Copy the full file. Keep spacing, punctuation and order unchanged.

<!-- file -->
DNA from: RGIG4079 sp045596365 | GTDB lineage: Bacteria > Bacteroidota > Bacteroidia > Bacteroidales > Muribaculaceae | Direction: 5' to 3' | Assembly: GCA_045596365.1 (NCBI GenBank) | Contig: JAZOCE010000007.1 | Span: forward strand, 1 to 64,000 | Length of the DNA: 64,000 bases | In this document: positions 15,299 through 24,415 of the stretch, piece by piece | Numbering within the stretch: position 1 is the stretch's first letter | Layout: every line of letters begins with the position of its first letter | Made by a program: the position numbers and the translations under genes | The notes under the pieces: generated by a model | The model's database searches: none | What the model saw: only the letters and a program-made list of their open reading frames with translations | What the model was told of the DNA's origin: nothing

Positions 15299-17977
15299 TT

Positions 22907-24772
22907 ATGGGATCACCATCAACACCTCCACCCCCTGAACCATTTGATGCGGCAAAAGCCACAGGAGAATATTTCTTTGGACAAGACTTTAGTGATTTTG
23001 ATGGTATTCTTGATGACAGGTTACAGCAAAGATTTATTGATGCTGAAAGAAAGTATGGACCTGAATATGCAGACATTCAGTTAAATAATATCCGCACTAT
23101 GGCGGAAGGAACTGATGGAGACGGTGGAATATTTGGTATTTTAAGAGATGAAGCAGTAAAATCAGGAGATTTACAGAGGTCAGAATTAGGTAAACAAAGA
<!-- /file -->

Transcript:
DNA from: RGIG4079 sp045596365 | GTDB lineage: Bacteria > Bacteroidota > Bacteroidia > Bacteroidales > Muribaculaceae | Direction: 5' to 3' | Assembly: GCA_045596365.1 (NCBI GenBank) | Contig: JAZOCE010000007.1 | Span: forward strand, 1 to 64,000 | Length of the DNA: 64,000 bases | In this document: positions 15,299 through 24,415 of the stretch, piece by piece | Numbering within the stretch: position 1 is the stretch's first letter | Layout: every line of letters begins with the position of its first letter | Made by a program: the position numbers and the translations under genes | The notes under the pieces: generated by a model | The model's database searches: none | What the model saw: only the letters and a program-made list of their open reading frames with translations | What the model was told of the DNA's origin: nothing

Positions 15299-17977
15299 TT

Positions 22907-24772
22907 ATGGGATCACCATCAACACCTCCACCCCCTGAACCATTTGATGCGGCAAAAGCCACAGGAGAATATTTCTTTGGACAAGACTTTAGTGATTTTG
23001 ATGGTATTCTTGATGACAGGTTACAGCAAAGATTTATTGATGCTGAAAGAAAGTATGGACCTGAATATGCAGACATTCAGTTAAATAATATCCGCACTAT
23101 GGCGGAAGGAACTGATGGAGACGGTGGAATATTTGGTATTTTAAGAGATGAAGCAGTAAAATCAGGAGATTTACAGAGGTCAGAATTAGGTAAACAAAGA